Through the Maelstrom
A Red Army Soldier's War on the Eastern Front, 1942-1945
The monumental battles of World War II's Eastern Front—Moscow, Stalingrad, Kursk—are etched into the historical record. But there is another, hidden history of that war that has too often been ignored in official accounts.
Boris Gorbachevsky was a junior officer in the 31st Army who first saw front-line duty as a rifleman in the 30th Army. Through the Maelstrom recounts his three harrowing years on some of the war's grimmest but forgotten battlefields: the campaign for Rzhev, the bloody struggle to retake Belorussia, and the bitter final fighting in East Prussia. As he traces his experiences from his initial training, through the maelstrom, to final victory, he provides one of the richest and most detailed memoirs of life and warfare on the Eastern Front.
“A work that not only brings to life the daily experiences of a Soviet soldier on the Eastern Front, but also provides a window into Soviet society during the struggle to defend the Motherland. Masterful. and balanced . . . A must-read for scholars of the Eastern Front and those interested in the role of the Communist Party in the Red Army during World War II.”
“While no memoir can satisfy everyone, this one goes a long way towards answering the questions most historians would pose if given the chance to interview a veteran of the fighting in the east. . . . [This is] one of the best memoirs available because it addresses so many issues. . . . The descriptions of the various battles, of which the battle for Rzhev forms the bulk of the book, are worthy of being read by both specialists and the general readers.”
—Journal of Military HistorySee all reviews...
“There are numerous works which examine the Second World War but few have the candour, emotion, and sincerity of Boris Gorbachevsky’s unique account. His lively and vivid memoir provides us with a range of accounts of Red Army practices and operations, largely unknown to historians of the war. The author describes what it was like, for example, to be part of a human-wave assault against German forces and to be treated by the Red Army’s combat medical services after being wounded. . . . This is an important and engrossing book and is a moving testament to the millions of soldiers who fought and died on the Eastern Front during the Great Patriotic War.”
—New Zealand Slavonic Journal
“Gorbachevsky’s memoir reveals much abut the life of a soldier in the Red Army during World War II. He provides us with a keen understanding of the trials and tribulations endured by Red army soldiers from the ground up. . . . For too long, German accounts have dominated this literature and, sadly, shaped Western popular perceptions of the Russian soldier who appears as a tough individual but often driven by primitive emotions. Gorbachevsky now gives us real men, actually youths, forced into the cauldron of war fighting to save their country from annihilation.”
“A compelling account that rings with authenticity . . . Gorbachevsky reminds us that the Soviet soldier was not just an abstraction, part of the brown mass. Rather, he was an individual acted upon by the great forces of history, who also sought to influence his situation, whether through escape or by meting out revenge to his tormentors. . . . In the end, Gorbachevsky suggests, all he and other soldiers can do is attempt to cut through the myth and cliches and give an honest account of what happened. This he has done in admirable fashion.”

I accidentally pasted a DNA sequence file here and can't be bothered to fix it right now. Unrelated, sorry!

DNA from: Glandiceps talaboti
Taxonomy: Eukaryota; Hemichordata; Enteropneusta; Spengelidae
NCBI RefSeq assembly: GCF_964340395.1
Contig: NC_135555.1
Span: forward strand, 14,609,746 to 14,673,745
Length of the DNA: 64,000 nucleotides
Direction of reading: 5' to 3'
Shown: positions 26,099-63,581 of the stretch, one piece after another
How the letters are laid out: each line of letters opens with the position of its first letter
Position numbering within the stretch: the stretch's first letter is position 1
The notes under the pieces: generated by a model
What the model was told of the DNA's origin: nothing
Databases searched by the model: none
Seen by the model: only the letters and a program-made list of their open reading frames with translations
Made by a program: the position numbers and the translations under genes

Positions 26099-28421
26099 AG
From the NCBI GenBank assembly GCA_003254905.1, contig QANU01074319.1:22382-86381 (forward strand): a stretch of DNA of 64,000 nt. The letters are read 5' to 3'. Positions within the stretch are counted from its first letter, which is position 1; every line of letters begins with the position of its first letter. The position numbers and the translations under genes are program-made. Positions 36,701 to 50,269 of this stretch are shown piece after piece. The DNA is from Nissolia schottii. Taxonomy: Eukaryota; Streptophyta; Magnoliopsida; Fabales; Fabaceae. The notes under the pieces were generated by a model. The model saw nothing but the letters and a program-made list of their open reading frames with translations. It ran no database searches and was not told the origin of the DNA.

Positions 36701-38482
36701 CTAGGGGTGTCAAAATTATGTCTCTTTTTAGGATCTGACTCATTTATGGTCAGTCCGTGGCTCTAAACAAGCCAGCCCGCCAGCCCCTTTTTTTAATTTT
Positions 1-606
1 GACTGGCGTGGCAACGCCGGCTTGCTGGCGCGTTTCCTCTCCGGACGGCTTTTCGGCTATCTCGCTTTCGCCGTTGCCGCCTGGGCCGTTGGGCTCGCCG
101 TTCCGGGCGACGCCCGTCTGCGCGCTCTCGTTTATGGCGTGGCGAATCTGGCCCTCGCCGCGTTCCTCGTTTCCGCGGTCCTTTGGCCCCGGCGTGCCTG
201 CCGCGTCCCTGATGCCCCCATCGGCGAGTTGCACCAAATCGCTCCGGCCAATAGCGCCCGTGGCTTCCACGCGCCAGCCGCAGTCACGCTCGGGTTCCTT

“This extraordinary memoir represents a veritable final testament to the countless millions of Soviet soldiers who fought and often perished in cruel anonymity. Gorbachevsky describes the tactical fighting in which he took part and the personalities and command styles of his superior commanders, all with a tailor’s keen eye for preserving detail and refreshing candor regarding the real conditions that Red Army soldiers endured. . . . A superb literary work that is far more accurate and comprehensive than Guy Sajer’s bestselling memoir, The Forgotten Soldier.”
—David Glantz, author of Zhukov’s Greatest Defeat: The Red Army’s Epic Disaster in Operation Mars, 1942See fewer reviews...
Gorbachevsky's panoramic account takes us from infantry specialist school to the front lines to rear services areas and his whirlwind romances in wartime Moscow. He recalls the shriek of Katiusha rockets flying overhead toward the enemy and the unforgettable howl of Stukas divebombing Soviet tanks. And he conveys horrors of brutal fighting not recorded previously in English, including his own participation in a human wave assault that decimated his regiment at Rzhev, with piles of corpses growing the closer they got to the German trenches.
Gorbachevsky also records the sufferings of the starving citizens of Leningrad, the savage execution of a Russian scout who turned in false information, the killing of an innocent German trying to welcome the Soviet troops, and a chilling campfire discussion by four Russian soldiers as they compared notes about the women they'd raped. His memoir brims with rich descriptions of daily army life, the challenges of maintaining morale, and relationships between soldiers. It also includes candid exposés of the many problems the Red Army faced: the influence of political officers, the stubbornness of senior commanders, the attrition through desertions, and the initial months of occupation in postwar Germany.
Through the Maelstrom features the swiftly moving narrative and rich dialogue associated with the grand style of great Russian literature. Ultimately, it provides a fitting and final testament to soldiers who fought and died in anonymity.